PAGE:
It’s an idea echoed by Paul Graham, entrepreneur and founder of Y Combinator. Graham says:
Writing doesn't just communicate ideas; it generates them. If you're bad at writing and don't like to do it, you'll miss out on most of the ideas writing would have generated.
Secondly, writing helps you become a better thinker. According to Shane Parrish of Farnam Street:
Writing is the process by which you realize that you do not understand what you are talking about. Importantly, writing is also the process by which you figure it out.
Importantly, good writing is clear writing, and clear writing is the result of clear thinking. Here’s Paul Graham again:
So writing is:
I’d do this even if people didn’t read it (but thankfully, they do 👋)
Sharing my work has led me to any number of wonderful conversations, opportunities, learning experiences, and in some cases, direct paid work.
I’ve gotten full-time jobs and consulting gigs from people that found me online. I’ve found amazing people from whom I’ve learned a ton. I’ve built a small but growing audience, some of whom have told me that if I ever want to do something, they’re happy to invest to get me going. Even writing on Quora, which I mostly did for fun, led to places like Inc and Huffington Post picking up my writing and publishing it.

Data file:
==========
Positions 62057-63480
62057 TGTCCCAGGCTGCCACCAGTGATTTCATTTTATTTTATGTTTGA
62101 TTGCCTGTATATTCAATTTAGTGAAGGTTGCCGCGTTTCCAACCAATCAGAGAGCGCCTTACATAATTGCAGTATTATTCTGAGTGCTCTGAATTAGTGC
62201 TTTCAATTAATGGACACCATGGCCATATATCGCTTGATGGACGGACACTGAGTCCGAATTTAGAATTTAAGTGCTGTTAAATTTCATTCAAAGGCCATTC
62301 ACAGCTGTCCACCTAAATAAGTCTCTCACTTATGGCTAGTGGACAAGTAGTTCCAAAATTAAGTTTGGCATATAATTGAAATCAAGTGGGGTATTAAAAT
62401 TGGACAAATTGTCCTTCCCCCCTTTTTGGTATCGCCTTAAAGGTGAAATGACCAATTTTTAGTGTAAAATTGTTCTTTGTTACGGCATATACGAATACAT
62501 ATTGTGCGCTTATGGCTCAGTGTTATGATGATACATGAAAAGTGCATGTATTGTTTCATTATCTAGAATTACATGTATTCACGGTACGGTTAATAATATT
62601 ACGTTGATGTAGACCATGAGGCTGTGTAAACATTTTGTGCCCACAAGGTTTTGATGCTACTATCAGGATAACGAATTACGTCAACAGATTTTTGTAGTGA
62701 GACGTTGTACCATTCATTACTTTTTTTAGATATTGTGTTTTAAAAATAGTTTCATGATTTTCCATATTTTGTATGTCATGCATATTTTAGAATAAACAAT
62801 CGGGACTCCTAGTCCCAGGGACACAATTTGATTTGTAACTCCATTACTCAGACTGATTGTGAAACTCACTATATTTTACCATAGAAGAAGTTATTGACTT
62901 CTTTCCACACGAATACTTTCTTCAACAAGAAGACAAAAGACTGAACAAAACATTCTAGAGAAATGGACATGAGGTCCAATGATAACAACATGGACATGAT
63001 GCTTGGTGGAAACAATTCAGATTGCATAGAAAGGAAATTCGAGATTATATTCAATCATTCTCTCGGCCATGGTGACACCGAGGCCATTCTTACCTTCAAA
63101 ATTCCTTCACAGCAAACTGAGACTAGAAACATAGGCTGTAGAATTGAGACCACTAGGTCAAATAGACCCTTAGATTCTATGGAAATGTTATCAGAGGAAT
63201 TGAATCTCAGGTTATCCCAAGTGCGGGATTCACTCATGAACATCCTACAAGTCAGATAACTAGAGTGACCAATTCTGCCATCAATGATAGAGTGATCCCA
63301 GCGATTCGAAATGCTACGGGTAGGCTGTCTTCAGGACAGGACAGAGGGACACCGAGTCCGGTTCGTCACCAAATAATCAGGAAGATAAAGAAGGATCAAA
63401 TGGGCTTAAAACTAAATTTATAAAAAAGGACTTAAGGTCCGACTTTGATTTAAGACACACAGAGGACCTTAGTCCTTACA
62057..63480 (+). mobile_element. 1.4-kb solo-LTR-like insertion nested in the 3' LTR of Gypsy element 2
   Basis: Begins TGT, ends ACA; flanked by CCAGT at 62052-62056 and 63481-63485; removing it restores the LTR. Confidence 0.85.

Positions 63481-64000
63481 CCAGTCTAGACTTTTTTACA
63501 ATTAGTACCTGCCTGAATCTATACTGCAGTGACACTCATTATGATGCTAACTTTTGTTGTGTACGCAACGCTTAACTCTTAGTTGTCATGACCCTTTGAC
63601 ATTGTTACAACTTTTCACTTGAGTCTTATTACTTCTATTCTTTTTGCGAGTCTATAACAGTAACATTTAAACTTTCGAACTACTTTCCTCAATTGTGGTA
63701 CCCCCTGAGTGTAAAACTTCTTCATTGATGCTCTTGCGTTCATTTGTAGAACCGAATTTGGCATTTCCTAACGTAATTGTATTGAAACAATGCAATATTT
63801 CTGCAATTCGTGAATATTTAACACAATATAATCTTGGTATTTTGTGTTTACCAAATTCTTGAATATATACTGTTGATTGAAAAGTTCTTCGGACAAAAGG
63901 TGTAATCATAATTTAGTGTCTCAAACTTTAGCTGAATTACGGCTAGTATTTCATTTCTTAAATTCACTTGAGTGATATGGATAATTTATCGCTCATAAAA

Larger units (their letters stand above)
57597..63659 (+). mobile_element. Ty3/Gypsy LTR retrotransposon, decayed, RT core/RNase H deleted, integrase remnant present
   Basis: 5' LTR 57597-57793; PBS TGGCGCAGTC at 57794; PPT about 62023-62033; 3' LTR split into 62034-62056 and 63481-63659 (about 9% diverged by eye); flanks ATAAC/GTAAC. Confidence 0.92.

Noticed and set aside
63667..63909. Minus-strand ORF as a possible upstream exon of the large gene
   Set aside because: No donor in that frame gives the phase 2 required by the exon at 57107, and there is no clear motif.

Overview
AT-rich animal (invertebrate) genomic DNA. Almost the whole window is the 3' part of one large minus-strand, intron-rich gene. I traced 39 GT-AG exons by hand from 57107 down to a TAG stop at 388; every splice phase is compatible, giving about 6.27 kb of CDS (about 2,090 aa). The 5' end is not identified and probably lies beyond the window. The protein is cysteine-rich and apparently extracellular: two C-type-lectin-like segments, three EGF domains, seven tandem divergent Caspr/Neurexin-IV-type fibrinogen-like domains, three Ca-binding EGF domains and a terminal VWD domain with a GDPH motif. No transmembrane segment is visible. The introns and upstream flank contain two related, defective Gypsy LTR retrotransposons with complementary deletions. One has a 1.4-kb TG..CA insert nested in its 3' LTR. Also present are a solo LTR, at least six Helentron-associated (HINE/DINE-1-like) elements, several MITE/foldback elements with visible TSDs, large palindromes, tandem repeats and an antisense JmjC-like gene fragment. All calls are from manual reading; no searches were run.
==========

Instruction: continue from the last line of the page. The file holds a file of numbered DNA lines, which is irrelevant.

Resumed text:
None of these things were the specific goals I was aiming for when I started writing. But they’ve happened anyway.
In fact the conversation that prompted this post — me discussing an opportunity with a friend, and them asking why I bothered to write online so much — was a direct result of someone finding me on Twitter and DM’ing me because of something I wrote.
The truth is: there is no end goal. This process — learning, write, share, repeat — is the reward. I have no way of predicting exactly what opportunities will come up, but I know for damn sure that something will. I’ve seen it again and again over the last 15 years. Now I just trust the process.
This costs nothing except time, and the tiny amount of money it costs to renew my domain name and hosting each year. It’s a classic asymmetric bet. No downside, all upside. That’s a bet I’ll make every day of the week.